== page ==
In 2007, when President Obama announced that he was running for president, he did it in Springfield, Ill., to highlight his supposed connection to Abraham Lincoln. He brought in his biggest fans to cheer him on. When George W. Bush announced in 1999, he did it in Cedar Rapids, Iowa. The Bush campaign, likewise, brought in a big crowd of supporters. John Kerry announced in Patriot's Point, S.C., in 2003, amid a sea of American flags, war veterans and an aircraft carrier in the background.
The vigils in Paris are moving. The hashtag plumes of #JeSuisCharlie ("I am Charlie") are endearing. The expressions of condemnation from Muslim leaders are commendable, as are the assurances of solidarity and support from Western governments.
Jeb Bush is starting the new year with a smile. Former Arkansas governor and, until last weekend, Fox News host Mike Huckabee announced he would "explore" running for president.
There's an old joke in the newspaper business, now immortal on the Internet:
Many conservatives finished the year angry about the same thing they were angry about at the beginning of the year: liberal double standards.
Hey, Jeb, Ted, Rand, Marco, Bobby, Chris and the dozen or more others I'm forgetting, here's something to write on your bathroom mirror in 2015 and beyond: The "P" in POTUS stands for "President," not "Pundit."
Going by objective standards of reason and fairness, Al Sharpton is not to blame for the assassination of two New York City cops over the weekend.
President Obama did eventually say the public should "go to the movies," but that's about it. This at least is progress for an administration whose first response to a terrorist attack in Benghazi, Libya, was to blame an American-made video and, with much fanfare, throw its creator in jail.
Jonathan Gruber should have been Time's Person of the Year. The magazine gave it to the "Ebola Fighters" instead. Good for them; they're doing God's work. Still, Gruber would have been better.
For a long time I resisted the word "torture" when discussing the "enhanced interrogation techniques" used against high-value captives in the war on terror. I don't think I can do that anymore.
Nine males were accused of being part of a heinous rape. The alleged injustice fomented a mob mentality. An enraged community wanted to skip any talk of a serious investigation, never mind a trial, and go straight to the punishment.
At a time when Ferguson, Missouri, has been under siege, the president unilaterally brought millions of illegal immigrants "out of the shadows," the so-called Islamic State beheaded another American, an architect of Obamacare admitted the law was conceived and birthed in deception, and the secretary of defense was unceremoniously dumped, it's no wonder that a speech by Sen. Chuck Schumer, D-N.Y. -- the Tuesday before Thanksgiving -- didn't get the coverage it deserved.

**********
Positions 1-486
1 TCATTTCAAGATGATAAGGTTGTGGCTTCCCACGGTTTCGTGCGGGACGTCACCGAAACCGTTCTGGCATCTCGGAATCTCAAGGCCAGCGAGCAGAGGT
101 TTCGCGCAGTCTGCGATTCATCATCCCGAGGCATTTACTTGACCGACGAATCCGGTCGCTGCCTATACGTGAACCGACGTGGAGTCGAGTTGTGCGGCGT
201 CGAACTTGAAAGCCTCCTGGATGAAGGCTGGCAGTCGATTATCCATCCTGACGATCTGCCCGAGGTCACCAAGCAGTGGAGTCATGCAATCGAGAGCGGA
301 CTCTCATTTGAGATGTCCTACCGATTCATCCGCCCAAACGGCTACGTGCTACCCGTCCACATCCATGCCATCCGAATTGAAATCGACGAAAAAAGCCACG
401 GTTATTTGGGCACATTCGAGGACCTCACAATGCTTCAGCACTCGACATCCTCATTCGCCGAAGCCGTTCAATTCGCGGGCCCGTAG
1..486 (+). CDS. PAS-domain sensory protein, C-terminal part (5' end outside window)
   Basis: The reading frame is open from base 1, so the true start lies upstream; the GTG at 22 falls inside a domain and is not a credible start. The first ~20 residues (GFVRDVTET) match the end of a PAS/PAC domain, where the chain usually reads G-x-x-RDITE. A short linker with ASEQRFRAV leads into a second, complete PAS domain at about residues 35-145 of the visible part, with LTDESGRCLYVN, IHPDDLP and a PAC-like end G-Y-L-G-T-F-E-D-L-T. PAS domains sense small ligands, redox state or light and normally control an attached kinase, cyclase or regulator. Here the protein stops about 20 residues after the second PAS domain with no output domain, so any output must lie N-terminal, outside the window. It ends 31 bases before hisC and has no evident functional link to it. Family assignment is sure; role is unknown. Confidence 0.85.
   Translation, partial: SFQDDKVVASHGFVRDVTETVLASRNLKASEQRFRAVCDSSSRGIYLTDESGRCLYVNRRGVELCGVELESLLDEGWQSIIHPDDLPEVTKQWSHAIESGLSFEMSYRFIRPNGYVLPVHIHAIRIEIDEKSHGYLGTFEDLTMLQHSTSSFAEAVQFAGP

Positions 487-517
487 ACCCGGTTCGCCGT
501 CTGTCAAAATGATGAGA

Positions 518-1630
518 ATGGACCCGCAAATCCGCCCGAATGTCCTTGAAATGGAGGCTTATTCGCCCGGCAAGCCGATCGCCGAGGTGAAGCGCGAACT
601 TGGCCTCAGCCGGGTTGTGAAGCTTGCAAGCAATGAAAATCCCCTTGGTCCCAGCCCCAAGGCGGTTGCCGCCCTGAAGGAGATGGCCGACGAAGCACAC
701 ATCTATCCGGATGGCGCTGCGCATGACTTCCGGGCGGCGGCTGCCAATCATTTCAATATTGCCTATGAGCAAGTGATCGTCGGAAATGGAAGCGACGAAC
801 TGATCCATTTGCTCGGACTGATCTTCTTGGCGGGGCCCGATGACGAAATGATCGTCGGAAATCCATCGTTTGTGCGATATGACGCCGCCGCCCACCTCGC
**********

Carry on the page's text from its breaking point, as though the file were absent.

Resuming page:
Reasonable people can disagree on whether racism was involved in the tragic death of Eric Garner. My own suspicion is that this misfortune could have transpired just as easily with a white man resisting arrest and/or a black cop choking him.
Rolling Stone has published an incredible story about a rape at the University of Virginia, sending shock waves around the country.
On Tuesday, the day after it was announced that Officer Darren Wilson would not be charged in the slaying of Michael Brown, the president for a second time called for calm.
For those who don't know, in Internet parlance, trolling is an effort to elicit outrage from a specific group or the public generally. As the always useful -- but not always G-rated, or spell-checked -- Urban Dictionary explains, "Trolling requires deceiving [sic]; any trolling that doesn't involve decieving [sic] someone isn't trolling at all; it's just stupid." (Pro tip: When spelling "deceiving," remember it's "i before e except after c.")
I understand we've turned the page to the next controversy -- Obama's unconstitutional immigration pander -- but I'd like to dwell a little longer on the previous travesty.
In the old Soviet Union, Kremlinologists would read the state party newspaper Pravda not so much for the news it contained, but to glean what the commissars wanted readers to believe the commissars were thinking. The closest we have to that in America is the New York Times. Obviously, it's not a state organ and there are many fine journalists there, but it does play a similar role for the Democratic Party, often reporting less on what Democrats actually think and more on what Democrats want readers to believe is the current state of Democratic thinking.
We know Barack Obama is good at least one thing -- getting Barack Obama elected president of the United States. How good he is at being president of the United States is a subject of considerable debate. A less debatable proposition: He is just plain awful at running a political party.
"To everyone who voted," President Obama said in his press conference on Wednesday, "I hear you. To the two-thirds of voters who chose not to participate yesterday, I hear you, too." Let me begin with a bit of a rant.